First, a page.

Here at Frank Pollak & Sons, we’ve gone in-depth about the styles of art deco jewelry and art nouveau jewelry, two fashion trends that were widely popular in the early 20th century. But there was also a third jewelry style around this time—Edwardian. Named for the then-King of England, King Edward VII (1901-1910), Edwardian jewelry represented the luxury of the English aristocracy for which it was named.
The Edwardian Era
King Edward VII was the son of Queen of Victoria, and similar to how her reign was deemed the “Victorian Era,” her son’s reign was deemed the “Edwardian Era.” While the Victorian Era’s influence was still strong, the Edwardian Era nevertheless represented a departure from the stiff, traditionalist values of Queen Victoria. King Edward VII was a playboy and a gambler, and he surrounded himself with nouveau riche plutocrats who cultivated a lavish lifestyle. This was, of course, represented in the kind of fashion styles that were popular during his reign.
Edwardian jewelry really started before the Edwardian Era began, during the last decade of the Victorian Era in the 1890s. Regardless, jewelry was a significant part of the outfit for upper class Edwardians, and they were created to go with the elaborate and elegant dresses of the time period. Typically designed to highlight a key element, such as a gemstone or pearl, Edwardian jewelry was also defined by its use of filigree and milgrain work. The filigree work created a lacy, floral appearance, while the milgrain work gave the edges a “coin edge” effect. As such, Edwardian pieces often had floral or bow forms, creating a very feminine appearance.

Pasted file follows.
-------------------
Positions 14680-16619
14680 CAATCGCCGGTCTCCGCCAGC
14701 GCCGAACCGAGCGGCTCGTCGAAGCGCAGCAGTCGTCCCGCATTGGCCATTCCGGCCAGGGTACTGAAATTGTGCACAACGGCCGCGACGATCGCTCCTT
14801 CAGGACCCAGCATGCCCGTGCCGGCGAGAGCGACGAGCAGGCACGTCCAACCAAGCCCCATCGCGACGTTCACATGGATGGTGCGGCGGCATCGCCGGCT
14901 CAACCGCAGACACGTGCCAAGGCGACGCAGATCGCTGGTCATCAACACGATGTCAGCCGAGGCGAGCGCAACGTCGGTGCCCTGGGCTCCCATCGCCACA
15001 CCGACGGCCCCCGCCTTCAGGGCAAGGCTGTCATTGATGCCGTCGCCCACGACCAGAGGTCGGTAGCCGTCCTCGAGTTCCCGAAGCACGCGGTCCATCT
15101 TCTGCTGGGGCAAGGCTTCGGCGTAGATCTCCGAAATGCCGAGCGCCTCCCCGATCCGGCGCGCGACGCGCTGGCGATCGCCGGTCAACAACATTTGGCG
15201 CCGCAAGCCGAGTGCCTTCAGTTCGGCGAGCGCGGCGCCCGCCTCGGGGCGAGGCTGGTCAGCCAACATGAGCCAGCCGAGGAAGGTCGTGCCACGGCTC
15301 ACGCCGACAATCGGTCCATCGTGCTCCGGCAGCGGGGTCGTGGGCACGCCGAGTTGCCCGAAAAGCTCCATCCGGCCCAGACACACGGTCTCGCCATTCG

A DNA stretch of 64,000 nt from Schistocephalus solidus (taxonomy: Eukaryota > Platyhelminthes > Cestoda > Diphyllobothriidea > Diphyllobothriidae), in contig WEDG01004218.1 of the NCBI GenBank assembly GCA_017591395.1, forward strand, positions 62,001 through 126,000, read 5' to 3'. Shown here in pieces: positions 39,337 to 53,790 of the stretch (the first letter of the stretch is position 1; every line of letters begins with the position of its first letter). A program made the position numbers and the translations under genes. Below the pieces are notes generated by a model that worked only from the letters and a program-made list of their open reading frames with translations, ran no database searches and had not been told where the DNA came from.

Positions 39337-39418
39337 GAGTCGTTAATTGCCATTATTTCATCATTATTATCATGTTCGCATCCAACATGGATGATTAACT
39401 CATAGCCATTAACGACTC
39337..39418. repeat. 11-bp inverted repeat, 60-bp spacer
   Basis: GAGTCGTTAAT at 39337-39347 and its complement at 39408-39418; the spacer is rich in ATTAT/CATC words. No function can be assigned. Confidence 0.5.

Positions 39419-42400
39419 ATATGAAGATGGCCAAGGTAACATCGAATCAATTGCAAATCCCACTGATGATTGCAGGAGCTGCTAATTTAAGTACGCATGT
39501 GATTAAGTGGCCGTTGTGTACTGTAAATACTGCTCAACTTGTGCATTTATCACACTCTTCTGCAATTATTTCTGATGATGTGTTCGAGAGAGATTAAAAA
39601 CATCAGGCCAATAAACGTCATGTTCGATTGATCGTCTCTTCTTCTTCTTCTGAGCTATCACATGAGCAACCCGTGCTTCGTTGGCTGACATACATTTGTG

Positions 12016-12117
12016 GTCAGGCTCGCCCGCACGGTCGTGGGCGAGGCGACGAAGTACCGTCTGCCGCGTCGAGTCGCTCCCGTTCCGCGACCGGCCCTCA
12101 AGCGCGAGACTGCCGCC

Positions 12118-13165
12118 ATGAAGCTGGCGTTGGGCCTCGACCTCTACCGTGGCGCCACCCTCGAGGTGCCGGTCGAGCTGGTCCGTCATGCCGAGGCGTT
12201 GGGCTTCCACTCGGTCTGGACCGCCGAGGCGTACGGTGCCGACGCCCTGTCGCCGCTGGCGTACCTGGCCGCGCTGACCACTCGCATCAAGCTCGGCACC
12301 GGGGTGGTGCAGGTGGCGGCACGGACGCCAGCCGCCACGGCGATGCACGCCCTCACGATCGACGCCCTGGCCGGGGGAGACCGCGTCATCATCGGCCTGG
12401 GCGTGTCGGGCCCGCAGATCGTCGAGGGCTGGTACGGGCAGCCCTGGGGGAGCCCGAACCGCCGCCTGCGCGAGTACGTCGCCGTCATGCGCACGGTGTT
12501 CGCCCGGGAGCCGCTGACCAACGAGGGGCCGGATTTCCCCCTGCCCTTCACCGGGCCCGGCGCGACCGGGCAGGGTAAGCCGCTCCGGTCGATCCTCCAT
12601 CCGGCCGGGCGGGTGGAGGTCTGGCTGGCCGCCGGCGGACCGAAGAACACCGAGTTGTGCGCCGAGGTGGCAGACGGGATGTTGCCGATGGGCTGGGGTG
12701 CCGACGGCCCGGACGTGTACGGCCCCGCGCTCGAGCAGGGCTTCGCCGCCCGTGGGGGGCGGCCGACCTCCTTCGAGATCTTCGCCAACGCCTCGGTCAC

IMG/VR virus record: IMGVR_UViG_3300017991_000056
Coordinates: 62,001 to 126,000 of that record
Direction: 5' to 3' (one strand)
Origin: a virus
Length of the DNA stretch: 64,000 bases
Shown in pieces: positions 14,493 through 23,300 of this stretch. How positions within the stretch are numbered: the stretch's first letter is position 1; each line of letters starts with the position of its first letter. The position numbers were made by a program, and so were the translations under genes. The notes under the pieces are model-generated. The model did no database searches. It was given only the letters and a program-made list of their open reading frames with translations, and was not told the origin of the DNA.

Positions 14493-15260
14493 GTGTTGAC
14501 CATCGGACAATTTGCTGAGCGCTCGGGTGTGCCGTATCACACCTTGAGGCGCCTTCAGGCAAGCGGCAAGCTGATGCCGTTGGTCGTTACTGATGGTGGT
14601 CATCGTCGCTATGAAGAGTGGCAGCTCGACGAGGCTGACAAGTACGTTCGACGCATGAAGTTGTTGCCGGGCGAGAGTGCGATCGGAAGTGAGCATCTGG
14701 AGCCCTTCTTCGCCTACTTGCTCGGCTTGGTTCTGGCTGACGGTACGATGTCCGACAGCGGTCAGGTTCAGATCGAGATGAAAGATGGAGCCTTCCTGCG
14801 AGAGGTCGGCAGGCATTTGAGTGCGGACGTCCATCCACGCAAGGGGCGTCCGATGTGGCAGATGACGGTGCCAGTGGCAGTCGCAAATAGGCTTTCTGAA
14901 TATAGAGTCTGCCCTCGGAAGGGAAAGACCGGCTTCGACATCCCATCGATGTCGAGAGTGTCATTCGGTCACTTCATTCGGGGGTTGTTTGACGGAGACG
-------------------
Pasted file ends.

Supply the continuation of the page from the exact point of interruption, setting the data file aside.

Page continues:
Edwardian jewelry coexisted with art nouveau, so while the styles are distinct, they nevertheless borrowed from one another. Edwardian jewelry, for instance, was influenced by the fluidity and sweeping lines of art nouveau pieces, as well as their floral motifs.
While Edwardian jewelry only lasted a few decades, it was nevertheless an elegant and beautiful style that can be worn even in today’s fashion world. So if you’re looking for a piece of Edwardian jewelry to add to your collection, then contact Frank Pollak & Sons to look at the vintage Edwardian pieces we have available.